How to Answer the Question: "What Do You Do?"

Last Updated Jul 20, 2011 8:14 PM EDT

So what do you do?
It's the question that people are often asked. Some instinctively know how to answer it well. But most don't. The fact is, the question is so open-ended that it's almost like a trick question. Any answer is right, technically, but most answers are boring and so therefore, probably detrimental to your career.

The problem for most of us is that our lives are long and complicated, and it's hard to know what's most important.

Here are some tips:

1.Talk fast.
When someone says to you, "What do you do?" it's an invitation to you to give your elevator pitch about you. And elevator pitch, it should be noted, is called that because you should be able to start and finish the answer to the question in the time it takes to ride in an elevator.

Entrepreneurs have to be ready at all times to catch someone in an elevator who can fund their company, and then pitch that person, on the spot, to convince them to hear more about the company later.

So the answer to the question should be only a few sentences. If they are good sentences, the person will ask for more info. If you can't give a good answer in less than a minute, then you have no idea how to talk about yourself when someone wants to talk longer.

2. Convey self-respect.
It's hard to cover up self-doubt when you feel it. But talking about yourself in a framework of self-doubt does not make you honest - it makes you boring. Because we all have self-doubt. It's natural to have self-doubt. It's an accomplishment to figure out how to work around it and still get things done. What it interesting about each of us is how to get around the self-doubt. Talk about that.

When I was married to my ex-husband, and people would ask me what he does, I'd say, "I don't know." I think my answer revealed the inevitable demise of our marriage. Because having an answer to the question is a sign of self-respect - for ones spouse or for oneself.

3. Know your audience.
There is no one, single, right way to describe "what you do." The key is to tailor your answer to your audience. And the way to know which answer is best for which audience is knowing your list of possibilities. Then, you can choose your one-sentence summary from the list you have in your head. For example, if you paint at home and you are a sales person, your summary of your life includes painting AND sales if you're interviewing for a sales position at an art company. But if you're interviewing at a software company? Your summary does not include painting.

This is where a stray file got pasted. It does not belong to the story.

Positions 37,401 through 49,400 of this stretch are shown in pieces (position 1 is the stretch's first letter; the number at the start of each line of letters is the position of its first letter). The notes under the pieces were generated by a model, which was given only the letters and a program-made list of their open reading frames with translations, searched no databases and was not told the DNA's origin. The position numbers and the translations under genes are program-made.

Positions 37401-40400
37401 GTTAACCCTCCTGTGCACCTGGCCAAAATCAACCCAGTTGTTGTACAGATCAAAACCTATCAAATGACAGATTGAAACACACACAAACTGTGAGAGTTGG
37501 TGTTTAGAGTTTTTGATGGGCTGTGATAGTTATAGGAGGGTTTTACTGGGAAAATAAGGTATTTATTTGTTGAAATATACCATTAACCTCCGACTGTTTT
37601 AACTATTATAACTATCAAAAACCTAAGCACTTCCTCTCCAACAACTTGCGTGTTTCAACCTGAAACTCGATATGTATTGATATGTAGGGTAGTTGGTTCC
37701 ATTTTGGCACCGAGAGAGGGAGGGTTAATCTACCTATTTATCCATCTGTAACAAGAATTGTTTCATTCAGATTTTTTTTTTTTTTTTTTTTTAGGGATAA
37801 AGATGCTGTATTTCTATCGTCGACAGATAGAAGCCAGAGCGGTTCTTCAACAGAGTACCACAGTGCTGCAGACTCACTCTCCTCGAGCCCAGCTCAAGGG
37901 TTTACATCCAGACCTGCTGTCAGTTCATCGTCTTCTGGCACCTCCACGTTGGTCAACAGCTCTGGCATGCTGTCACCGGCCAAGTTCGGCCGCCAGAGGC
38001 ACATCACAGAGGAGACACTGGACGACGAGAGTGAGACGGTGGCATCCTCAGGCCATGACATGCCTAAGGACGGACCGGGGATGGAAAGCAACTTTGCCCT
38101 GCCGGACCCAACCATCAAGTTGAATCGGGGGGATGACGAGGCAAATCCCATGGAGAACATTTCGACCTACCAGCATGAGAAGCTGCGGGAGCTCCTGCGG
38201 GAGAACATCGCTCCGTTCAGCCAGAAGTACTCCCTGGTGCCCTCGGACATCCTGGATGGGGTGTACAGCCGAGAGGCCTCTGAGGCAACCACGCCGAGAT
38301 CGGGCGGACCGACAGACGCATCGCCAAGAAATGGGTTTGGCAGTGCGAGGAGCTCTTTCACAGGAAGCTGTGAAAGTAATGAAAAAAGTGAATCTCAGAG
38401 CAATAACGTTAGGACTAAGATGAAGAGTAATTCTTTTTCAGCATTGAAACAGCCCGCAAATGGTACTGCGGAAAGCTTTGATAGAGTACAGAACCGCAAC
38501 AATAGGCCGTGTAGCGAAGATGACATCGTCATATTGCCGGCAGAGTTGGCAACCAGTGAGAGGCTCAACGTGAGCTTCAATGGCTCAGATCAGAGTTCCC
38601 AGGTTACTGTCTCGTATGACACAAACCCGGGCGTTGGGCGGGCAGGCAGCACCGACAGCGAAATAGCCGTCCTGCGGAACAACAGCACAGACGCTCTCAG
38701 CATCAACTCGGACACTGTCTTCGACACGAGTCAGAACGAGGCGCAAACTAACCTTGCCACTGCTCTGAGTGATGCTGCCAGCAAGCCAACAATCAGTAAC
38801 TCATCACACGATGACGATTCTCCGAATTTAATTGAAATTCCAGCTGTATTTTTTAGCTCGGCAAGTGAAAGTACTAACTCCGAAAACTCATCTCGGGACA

4. Leave out boring stuff.
When people ask you what do you do, they are really asking, "what is interesting about you?" So you don't need to confess that you stay in bed until noon and then watch movies for five hours. Retail may be a great way to support yourself when you are trying to figure out what's next. And moving back into your parents house is a smart, conservative step in a wacky economy. But you don't need to tell people this stuff. It's not going to reveal interesting things about you.

Talk about that one hour, toward the end of the day, when you finally motivate yourself to do something. What if your most interesting work occurs outside of your day job? That's okay. You should talk about what excites you and what you're passionate about, even if this is something you don't get paid for. People are not asking about money when they "what do you do?" they are asking about passion.

5. Show off your expertise.
Trying lots of jobs on for size is a great way to figure out what you want to do next. In fact, dilletantism might be the best career change tool around. But it should be a path to specializing. Because ultimately, specialists are the people who are most successful in the work world.
So you might be tempted to tell people how you do a little bit of this and a little bit of that. Don't. But instead, force yourself to talk about your career like you're a specialist.

6. Hire a career coach to help you tell stories.
I think everyone needs a career counselor at some point in their life, and the reason is that they need help shaping their story. We should each make choices that feel right at a given time and not worry about our story, but then we should be great at crafting our story to make sense of our lives after the fact.

Most people have coherent stories, but they don't see it. Their resumes are a mess and their elevator pitch is a bore. Hire a professional to help you make a story that makes sense for where you want to go.

And, in the end, the only way we get where we want to be is to tell ourselves stories of what we look like on that path. So if you want to chase your dreams, first chase that elusively enchanting elevator pitch.

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